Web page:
Evidence That Angiotensin II and Lipoxygenase Products Activate c-Jun NH2-Terminal Kinase
Abstract The effect of angiotensin II (Ang II) to activate c-Jun amino-terminal kinase (JNK) was studied in a Chinese hamster ovary fibroblast cell line overexpressing the rat vascular type-1a Ang II receptor (CHO-AT1a). Ang II treatment induced a time-dependent activation of JNK. Ang II (10−7 mol/L) activated JNK activity, with a peak at 30 minutes (9.39±2.52-fold, n=7, P<.02 versus control), which was maintained until 3 hours (2.7±0.65-fold, n=3, P<.02 versus control). Ang II–induced JNK activation at 30 minutes was inhibited by a specific lipoxygenase (LO) pathway inhibitor, cinnamyl-3,4-dihydroxy-α-cyanocinnamate (1 μmol/L) by 87.5% (n=4, P<.01 versus Ang II–induced JNK activity). The direct addition of 12-HETE also induced a time-dependent JNK activation. 12-HETE (10−7 mol/L) activated JNK activity, with a peak at 10 minutes (3.43±0.87-fold, n=6, P<.02 versus control), which remained elevated until 1 hour. These results suggest that the LO pathway is a mediator of Ang II–induced JNK activation. 15-HETE can also activate JNK at 5 minutes, but this activity was reduced at 30 minutes and could not be seen at 1 hour, indicating that the time course was different from that seen with 12-HETE. N-Acetylcysteine (NAC), an antioxidant, was used to perturb intracellular reactive oxygen intermediate (ROI) levels to assess the role of endogenous ROIs in regulating JNK activity. Pretreatment of cells with 500 μmol/L NAC for 1 hour attenuated ≈50% of Ang II–induced JNK activation, suggesting that ROIs, at least partially, mediate Ang II–induced JNK activation. Furthermore, 12-HETE–induced JNK activation was reduced by ≈90% by NAC. Finally, pertussis toxin completely blocked 12-HETE–induced JNK activation, suggesting that Gi-protein signaling participates in 12-HETE–induced effects. These results suggest that LO activation plays a role in mediating Ang II–induced JNK activation in part by altering the redox tone and Gi-protein signaling of cells.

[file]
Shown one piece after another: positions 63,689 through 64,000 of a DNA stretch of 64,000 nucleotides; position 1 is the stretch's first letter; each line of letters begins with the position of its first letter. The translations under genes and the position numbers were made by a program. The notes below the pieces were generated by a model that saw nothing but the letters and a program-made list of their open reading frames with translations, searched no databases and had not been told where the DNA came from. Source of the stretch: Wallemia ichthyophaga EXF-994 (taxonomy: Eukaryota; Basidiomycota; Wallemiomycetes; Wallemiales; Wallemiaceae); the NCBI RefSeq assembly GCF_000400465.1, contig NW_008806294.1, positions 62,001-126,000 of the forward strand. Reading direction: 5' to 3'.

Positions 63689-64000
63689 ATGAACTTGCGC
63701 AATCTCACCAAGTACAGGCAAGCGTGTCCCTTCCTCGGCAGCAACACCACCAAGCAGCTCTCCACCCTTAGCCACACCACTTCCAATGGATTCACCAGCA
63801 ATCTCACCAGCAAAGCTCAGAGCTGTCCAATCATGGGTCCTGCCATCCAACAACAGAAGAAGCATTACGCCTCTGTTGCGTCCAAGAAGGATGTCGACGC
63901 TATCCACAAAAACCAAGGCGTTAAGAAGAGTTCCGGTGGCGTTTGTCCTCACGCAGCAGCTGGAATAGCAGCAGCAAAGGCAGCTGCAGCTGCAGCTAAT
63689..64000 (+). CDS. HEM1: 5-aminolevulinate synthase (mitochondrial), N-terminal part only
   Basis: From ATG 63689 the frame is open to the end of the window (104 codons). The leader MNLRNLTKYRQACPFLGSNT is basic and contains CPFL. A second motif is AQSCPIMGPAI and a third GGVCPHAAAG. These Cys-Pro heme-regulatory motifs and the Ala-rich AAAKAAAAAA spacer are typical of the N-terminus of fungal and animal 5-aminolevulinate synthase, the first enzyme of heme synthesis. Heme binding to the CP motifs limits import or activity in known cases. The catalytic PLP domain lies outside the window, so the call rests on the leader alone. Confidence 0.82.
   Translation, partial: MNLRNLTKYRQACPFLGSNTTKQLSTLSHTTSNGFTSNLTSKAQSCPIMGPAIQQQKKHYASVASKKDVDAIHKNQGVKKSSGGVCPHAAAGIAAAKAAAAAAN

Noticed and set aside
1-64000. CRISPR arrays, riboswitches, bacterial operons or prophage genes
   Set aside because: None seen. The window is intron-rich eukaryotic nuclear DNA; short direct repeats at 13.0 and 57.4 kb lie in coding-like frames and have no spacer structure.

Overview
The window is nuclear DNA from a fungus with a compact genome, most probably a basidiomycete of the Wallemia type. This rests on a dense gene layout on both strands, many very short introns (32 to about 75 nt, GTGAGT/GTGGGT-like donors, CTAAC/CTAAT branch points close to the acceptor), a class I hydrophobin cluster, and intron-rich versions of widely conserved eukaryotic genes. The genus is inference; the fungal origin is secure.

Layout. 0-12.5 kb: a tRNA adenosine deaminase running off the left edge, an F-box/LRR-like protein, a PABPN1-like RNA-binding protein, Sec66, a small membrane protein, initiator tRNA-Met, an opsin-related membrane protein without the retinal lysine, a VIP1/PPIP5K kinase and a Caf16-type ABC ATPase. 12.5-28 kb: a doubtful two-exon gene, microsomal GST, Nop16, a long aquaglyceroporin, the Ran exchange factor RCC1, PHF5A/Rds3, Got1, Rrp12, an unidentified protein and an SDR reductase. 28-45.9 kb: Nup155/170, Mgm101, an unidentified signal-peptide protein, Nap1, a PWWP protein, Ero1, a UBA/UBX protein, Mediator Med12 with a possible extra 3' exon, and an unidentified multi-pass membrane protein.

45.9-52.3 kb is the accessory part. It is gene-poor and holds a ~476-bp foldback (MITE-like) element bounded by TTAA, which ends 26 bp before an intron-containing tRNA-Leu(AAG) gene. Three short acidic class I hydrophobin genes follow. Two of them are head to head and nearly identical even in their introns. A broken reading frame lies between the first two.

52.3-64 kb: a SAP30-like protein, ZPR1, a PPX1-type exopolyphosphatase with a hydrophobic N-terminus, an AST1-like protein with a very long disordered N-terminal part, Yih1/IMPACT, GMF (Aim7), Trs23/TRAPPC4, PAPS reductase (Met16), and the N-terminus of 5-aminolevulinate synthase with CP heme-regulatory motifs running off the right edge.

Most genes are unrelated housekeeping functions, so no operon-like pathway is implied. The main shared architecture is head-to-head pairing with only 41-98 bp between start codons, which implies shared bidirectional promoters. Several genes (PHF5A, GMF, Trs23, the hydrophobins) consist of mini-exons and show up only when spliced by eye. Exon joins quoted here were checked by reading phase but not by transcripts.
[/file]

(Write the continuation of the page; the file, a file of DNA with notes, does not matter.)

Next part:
Also known as SAPK, JNK is a member of the MAP kinase family,1 2 which is linked to cellular growth, inflammation, and apoptosis.3 The relevance of this signal in growth responses was recently demonstrated by Olson et al,4 who demonstrated a clear role of the small GTP-binding proteins, Rac and JNK, in cell cycle progression through G1. There is also evidence showing that the activation of the JNK cascade may be growth inhibitory and that JNK activation by growth factors could provide a negative modulatory signal to limit the mitogenic response.5 Therefore, JNK may play a growth-promoting or -inhibitory role, depending on the model studied. New emerging data suggest that JNK activation plays an important role in ischemia and reperfusion in the perfused heart,6 as well as in inflammation and atherosclerosis.3
c-Jun, ATF-2, and Elk-1 have been identified as the downstream substrates of JNK. Upstream, JNK is activated by a specific SAPK/ERK kinase, which is, in turn, activated by a MEKK.7 New data indicate that small GTP-binding proteins, such as Rac and Cdc42, may mediate JNK and p38 activation through another kinase known as PAK.8 9 10 A novel group of ste20-like kinases, called the mixed lineage kinase (MLK) family, has also been shown to mediate Rac and Cdc42 activation of p46sapk and p38mapk. However, the identity of the PAK substrate that couples this kinase to the JNK/SAPK and p38 pathways is not known.
Ang II is a growth factor and potent vasoconstrictor. The growth-inducing action of Ang II is primarily linked to type-1 receptor activation. One report has shown that Ang II can activate JNK in rat liver epithelial cells.11 New data also indicate that JNK plays an important role in modulating serum deprivation–induced apoptosis and that Ang II can maintain growth by increasing ERK1/2 activity and decreasing JNK activity in vascular smooth muscle cells.12